Prognostic Value of LGE in AL Cardiac Amyloidosis

Study Questions:

What is the incremental prognostic value of late gadolinium enhancement (LGE), a marker of amyloid infiltration of the myocardium, on cardiac magnetic resonance imaging (CMR) in patients with amyloid light chain (AL) amyloidosis?


A total of 76 patients with definite histologically proven AL amyloidosis and CMR were retrospectively reviewed, following an earlier cross-sectional paper with outcomes data. Approximately one bhalf (n = 75) of all patients who had AL amyloid and CMR (n = 151) were excluded due to prior myocardial infarction or myocarditis, or stem cell or heart transplantation. LGE was visually scored as “global,” “focal patchy,” or “none.” Serum troponin T and N-terminal pro–B-type natriuretic peptide were measured. Patients with normal levels of both biomarkers were classified as stage I. Patients with either biomarker elevated were classified as stage II and those with both biomarkers elevated were classified as stage III. The primary outcome was death.


Of 76 patients, 32 (42%) had global LGE, 24 (32%) had focal patchy LGE, and 20 (26%) had none. Among the population, there were 40 deaths over 34.4 months. Compared to focal patchy involvement, global enhancement was associated with a 2.9-fold increased risk of death (p < 0.001), while no enhancement was associated with a risk of death only 0.37 times that of focal (p < 0.01). After adjustment for biochemical marker stage, global LGE was associated with increased mortality (hazard ratio, 2.03; p = 0.05).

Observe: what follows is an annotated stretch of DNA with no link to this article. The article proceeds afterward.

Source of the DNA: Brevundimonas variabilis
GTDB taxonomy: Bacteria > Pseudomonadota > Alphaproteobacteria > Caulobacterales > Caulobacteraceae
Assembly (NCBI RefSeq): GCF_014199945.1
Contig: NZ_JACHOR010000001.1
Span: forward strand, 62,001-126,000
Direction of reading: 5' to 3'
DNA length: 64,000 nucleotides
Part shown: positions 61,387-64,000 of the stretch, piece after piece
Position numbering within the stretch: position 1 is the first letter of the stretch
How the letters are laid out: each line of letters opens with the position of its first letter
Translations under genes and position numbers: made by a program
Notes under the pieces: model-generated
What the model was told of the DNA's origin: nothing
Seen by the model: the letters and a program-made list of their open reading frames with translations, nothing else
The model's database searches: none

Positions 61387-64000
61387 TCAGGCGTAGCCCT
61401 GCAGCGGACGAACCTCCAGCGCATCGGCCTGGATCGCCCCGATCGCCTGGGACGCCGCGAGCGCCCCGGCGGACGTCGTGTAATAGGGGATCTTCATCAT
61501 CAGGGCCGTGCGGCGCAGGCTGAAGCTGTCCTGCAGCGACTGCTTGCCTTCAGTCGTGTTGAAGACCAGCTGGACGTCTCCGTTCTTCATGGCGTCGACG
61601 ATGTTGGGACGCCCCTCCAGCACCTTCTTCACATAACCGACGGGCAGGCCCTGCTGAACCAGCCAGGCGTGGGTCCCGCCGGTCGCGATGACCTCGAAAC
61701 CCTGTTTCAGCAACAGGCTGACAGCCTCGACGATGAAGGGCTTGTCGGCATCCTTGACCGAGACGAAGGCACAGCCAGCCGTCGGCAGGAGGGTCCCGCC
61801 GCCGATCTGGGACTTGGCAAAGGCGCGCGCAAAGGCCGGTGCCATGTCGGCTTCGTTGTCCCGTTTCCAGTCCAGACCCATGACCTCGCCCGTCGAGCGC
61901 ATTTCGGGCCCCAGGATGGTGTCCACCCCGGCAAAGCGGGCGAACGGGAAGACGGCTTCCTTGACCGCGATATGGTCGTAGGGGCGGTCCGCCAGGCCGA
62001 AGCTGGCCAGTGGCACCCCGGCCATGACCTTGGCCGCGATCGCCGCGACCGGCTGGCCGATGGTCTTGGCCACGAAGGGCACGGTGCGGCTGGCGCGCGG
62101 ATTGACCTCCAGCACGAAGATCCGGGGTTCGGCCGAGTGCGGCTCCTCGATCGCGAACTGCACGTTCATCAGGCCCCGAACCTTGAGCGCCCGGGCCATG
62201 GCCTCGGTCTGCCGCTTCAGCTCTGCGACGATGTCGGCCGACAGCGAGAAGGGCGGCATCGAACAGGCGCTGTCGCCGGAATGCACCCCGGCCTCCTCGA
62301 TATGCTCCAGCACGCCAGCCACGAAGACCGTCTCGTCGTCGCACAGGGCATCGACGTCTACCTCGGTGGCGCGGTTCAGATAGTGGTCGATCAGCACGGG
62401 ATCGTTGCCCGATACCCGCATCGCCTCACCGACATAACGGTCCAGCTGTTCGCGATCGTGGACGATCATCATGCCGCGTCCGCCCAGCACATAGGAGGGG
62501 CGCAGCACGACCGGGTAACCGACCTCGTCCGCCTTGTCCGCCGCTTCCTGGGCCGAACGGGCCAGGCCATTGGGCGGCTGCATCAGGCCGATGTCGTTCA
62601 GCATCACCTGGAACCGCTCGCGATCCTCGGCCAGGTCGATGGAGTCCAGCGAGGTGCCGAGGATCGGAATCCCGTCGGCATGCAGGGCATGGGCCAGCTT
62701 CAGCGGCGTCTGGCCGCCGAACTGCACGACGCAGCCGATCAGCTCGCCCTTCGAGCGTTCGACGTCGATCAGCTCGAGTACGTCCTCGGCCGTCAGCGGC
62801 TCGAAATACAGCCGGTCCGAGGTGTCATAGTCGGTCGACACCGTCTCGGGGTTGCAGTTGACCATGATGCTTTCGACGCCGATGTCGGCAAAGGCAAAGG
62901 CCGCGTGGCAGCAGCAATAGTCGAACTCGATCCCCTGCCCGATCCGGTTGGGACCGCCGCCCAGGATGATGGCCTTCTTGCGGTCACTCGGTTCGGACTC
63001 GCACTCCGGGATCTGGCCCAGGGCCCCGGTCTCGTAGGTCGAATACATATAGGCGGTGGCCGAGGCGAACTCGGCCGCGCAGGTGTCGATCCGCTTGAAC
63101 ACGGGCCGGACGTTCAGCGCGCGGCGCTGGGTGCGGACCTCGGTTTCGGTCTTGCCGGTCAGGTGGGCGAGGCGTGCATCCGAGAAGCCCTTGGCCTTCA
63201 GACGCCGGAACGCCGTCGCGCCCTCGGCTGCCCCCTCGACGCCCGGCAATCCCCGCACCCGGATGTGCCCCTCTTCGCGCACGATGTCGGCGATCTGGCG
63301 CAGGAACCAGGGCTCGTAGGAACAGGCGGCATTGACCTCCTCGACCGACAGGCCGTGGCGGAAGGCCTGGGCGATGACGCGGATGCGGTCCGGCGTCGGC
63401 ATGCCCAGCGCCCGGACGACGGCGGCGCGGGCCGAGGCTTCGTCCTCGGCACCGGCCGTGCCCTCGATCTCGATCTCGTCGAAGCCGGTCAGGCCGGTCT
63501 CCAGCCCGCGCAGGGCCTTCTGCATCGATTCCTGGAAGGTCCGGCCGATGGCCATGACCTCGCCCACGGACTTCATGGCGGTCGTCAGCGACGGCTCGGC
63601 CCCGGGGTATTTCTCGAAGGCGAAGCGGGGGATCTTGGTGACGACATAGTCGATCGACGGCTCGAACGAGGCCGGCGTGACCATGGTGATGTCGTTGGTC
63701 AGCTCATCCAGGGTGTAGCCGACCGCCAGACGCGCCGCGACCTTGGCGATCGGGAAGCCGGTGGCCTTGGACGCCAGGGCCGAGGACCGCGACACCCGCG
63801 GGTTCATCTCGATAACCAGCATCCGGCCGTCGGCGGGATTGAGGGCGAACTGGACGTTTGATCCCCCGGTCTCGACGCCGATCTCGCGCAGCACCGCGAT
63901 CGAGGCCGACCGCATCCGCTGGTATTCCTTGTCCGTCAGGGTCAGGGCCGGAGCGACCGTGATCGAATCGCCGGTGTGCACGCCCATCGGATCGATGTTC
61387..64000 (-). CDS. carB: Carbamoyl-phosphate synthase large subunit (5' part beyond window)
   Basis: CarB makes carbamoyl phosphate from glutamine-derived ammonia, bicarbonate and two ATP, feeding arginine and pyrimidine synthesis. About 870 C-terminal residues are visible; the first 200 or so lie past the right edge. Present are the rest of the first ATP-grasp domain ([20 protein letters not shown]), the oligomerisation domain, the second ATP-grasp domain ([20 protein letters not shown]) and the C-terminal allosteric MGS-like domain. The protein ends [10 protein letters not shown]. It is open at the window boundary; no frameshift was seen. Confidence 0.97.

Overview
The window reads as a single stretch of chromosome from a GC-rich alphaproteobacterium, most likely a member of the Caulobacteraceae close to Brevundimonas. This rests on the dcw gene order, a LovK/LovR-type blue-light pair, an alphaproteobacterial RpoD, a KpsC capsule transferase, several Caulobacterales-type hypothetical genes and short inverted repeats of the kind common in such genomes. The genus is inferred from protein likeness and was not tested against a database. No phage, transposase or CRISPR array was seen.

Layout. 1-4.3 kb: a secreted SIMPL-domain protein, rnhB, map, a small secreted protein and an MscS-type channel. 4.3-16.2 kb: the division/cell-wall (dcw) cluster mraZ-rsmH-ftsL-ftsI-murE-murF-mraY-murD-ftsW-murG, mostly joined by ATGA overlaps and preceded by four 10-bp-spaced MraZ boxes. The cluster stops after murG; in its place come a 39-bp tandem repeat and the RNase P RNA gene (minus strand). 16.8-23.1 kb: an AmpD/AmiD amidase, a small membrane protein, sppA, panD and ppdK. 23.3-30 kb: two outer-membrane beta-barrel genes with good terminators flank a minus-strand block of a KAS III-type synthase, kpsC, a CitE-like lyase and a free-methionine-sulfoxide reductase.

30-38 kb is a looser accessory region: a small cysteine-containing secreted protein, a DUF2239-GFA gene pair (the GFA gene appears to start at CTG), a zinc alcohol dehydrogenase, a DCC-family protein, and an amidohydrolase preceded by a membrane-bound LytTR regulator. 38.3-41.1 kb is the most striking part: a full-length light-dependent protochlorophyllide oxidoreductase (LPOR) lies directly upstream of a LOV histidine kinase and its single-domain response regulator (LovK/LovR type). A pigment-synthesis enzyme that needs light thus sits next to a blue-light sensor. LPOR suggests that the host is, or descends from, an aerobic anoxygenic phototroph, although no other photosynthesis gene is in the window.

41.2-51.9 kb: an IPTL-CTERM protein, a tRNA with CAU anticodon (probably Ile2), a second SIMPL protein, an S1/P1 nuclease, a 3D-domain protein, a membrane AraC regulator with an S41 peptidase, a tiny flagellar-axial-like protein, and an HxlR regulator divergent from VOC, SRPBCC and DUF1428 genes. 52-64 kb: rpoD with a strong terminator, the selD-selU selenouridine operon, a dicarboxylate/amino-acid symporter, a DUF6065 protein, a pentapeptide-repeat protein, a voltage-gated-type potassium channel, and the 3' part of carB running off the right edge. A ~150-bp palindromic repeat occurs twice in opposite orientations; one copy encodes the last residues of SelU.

The authors concluded that global LGE is associated with a doubling of mortality in patients with AL amyloidosis.


Cardiac MRI appears to be prognostically useful in patients with AL amyloidosis. This adds to a growing body of literature that has demonstrated the value of MRI techniques in amyloidosis. This study specifically demonstrates that global LGE has particular prognostic importance beyond traditional biomarker staging of cardiac involvement in amyloidosis. As a retrospective, observational study, several caveats must be noted. First, it is likely that there is some degree of referral bias, as patients with low likelihood of cardiac involvement based on clinical history and symptoms may have been less likely to be referred. Second, nearly one half of all potential patients were excluded, potentially limiting generalizability. Nonetheless, this important result demonstrates the potential clinical application of this technique.

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